In terms of simplicity, I am still trying to understand how two or three simple voices - even though their thematic content is excellent, they remain simple and clear in their shape - can reach such a power when put together. When you play right and left hand separately, you'll have on or two voices each that sing but they don't have vertical depth. Now, when you put them together, out of this layering there rises an incredible harmonic body that strikes me. Bach is a master of the horizontal and the vertical on equal terms, and that is not only true for his fugal or strongly contrapuntal works. The French Suites are a perfect example for the. Even though there is lots of contrapuntal work, it is by no means as strict as in the WTC. Creating harmonic progression is something that I could figure out by myself. Creating melodic progression, too. However, putting these progressions together in a perfectly thought-out piece is what makes Bach a mystery to me.



Edited by SeilerFan (07/28/09 02:49 PM)

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#1238984 - 07/28/09 03:16 PM Re: Bach's French Suites [Re: SeilerFan]
jazzyprof Online   content
2000 Post Club Member

Registered: 11/30/04
Posts: 2642
Loc: Ann Arbor, MI
The French Suites are indeed amazing. They are such a joy to play. My favorite piece in the entire set is the Allemande from Suite #4 in Eb major. Speaking of this Allemande, Donald Satz writes:
"If there is validity to Bach's view that his music came from God, this Allemande is the best exhibit. It's so warm and rich, and elicts within me the strongest feelings of well-being and the sensation that all that's best within me is surging upward from deep within. The music starts low on the keyboard as the bass line moves upward and then downward inexorably; I'm taken in immediately."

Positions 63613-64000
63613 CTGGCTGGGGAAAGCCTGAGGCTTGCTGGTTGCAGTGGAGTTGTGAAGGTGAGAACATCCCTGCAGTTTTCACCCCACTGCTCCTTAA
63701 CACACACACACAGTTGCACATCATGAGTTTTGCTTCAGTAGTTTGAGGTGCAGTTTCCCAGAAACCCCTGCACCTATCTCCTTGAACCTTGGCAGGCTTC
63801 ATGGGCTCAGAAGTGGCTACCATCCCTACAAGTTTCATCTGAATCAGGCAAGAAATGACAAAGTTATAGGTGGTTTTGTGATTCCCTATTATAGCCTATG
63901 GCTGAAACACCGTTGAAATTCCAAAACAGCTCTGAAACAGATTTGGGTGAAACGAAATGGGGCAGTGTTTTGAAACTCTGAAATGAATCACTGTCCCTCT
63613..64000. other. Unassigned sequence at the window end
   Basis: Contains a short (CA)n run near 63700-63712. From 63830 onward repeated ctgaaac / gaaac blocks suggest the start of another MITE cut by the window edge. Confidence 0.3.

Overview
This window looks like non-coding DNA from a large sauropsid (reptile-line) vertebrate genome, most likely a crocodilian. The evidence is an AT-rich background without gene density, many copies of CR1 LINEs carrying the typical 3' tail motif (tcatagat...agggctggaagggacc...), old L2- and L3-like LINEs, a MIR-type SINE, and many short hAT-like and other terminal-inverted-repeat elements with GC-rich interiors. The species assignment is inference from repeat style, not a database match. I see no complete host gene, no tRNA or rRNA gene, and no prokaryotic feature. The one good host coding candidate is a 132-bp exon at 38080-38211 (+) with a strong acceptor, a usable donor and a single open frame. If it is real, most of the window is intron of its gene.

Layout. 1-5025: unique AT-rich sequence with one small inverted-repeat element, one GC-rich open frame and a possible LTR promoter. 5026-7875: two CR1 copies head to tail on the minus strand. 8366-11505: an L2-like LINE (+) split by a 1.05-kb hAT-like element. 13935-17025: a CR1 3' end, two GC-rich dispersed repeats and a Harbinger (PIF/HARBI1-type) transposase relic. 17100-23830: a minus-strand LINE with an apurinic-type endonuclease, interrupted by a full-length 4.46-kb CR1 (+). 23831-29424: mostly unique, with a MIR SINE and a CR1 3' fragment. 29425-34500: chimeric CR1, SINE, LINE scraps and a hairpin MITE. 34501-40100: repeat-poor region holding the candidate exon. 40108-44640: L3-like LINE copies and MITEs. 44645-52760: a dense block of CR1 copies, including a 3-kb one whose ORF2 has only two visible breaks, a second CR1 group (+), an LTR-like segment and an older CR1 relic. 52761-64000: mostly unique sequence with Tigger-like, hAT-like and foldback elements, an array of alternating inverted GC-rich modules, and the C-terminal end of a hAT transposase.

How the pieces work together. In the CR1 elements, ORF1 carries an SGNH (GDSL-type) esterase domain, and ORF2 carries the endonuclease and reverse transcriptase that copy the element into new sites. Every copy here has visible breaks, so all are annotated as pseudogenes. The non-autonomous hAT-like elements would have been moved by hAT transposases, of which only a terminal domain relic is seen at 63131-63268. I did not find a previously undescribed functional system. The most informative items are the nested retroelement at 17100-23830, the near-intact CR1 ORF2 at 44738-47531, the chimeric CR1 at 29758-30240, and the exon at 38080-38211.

I attempt it in this Taste Test
_________________________
"Playing the piano is my greatest joy...period."......JP

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#1239035 - 07/28/09 04:22 PM Re: Bach's French Suites [Re: jazzyprof]
gooddog Online   content
4000 Post Club Member

Registered: 06/08/08
Posts: 4821
Loc: Seattle area, WA
I just had to add my voice to the list of Bach lovers. I'm ashamed to admit that I am relatively new to Bach. I avoided him for years. I used to find his music dry and difficult. About 2 years ago I took another taste and that started an unending feast. What a joy! His music is so rich, absorbing and fun, although difficult, to play! Learning Bach has improved my sight reading, articulation, all around technique and understanding of music tremendously.

I'm not that familiar with the French Suites, but the more Bach I hear, the more in awe I am of his work. I'm especially in love with his piano concertos (Perahia's recordings). I love Gould's Goldberg variations but I'm not crazy about much of his WTC. It's a little too sparse for me and some of the changes he made don't fall gently on my ears. So far, I like Schiff's WTC best having only heard his, Hewitt's and Gould's.

If I could play nothing but Bach for the rest of my life, I would be content. I was delighted when my new teacher told me I will be learning music from all periods but will always be working on some Bach at the same time.
_________________________
Best regards,

Deborah

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#1239039 - 07/28/09 04:26 PM Re: Bach's French Suites [Re: gooddog]
pianoloverus Online   content
Yikes! 10000 Post Club Member

Registered: 05/29/01
Posts: 19591
Loc: New York City
What is the conceptual difference(why are some called) between French Suites, English Suites and Partitas?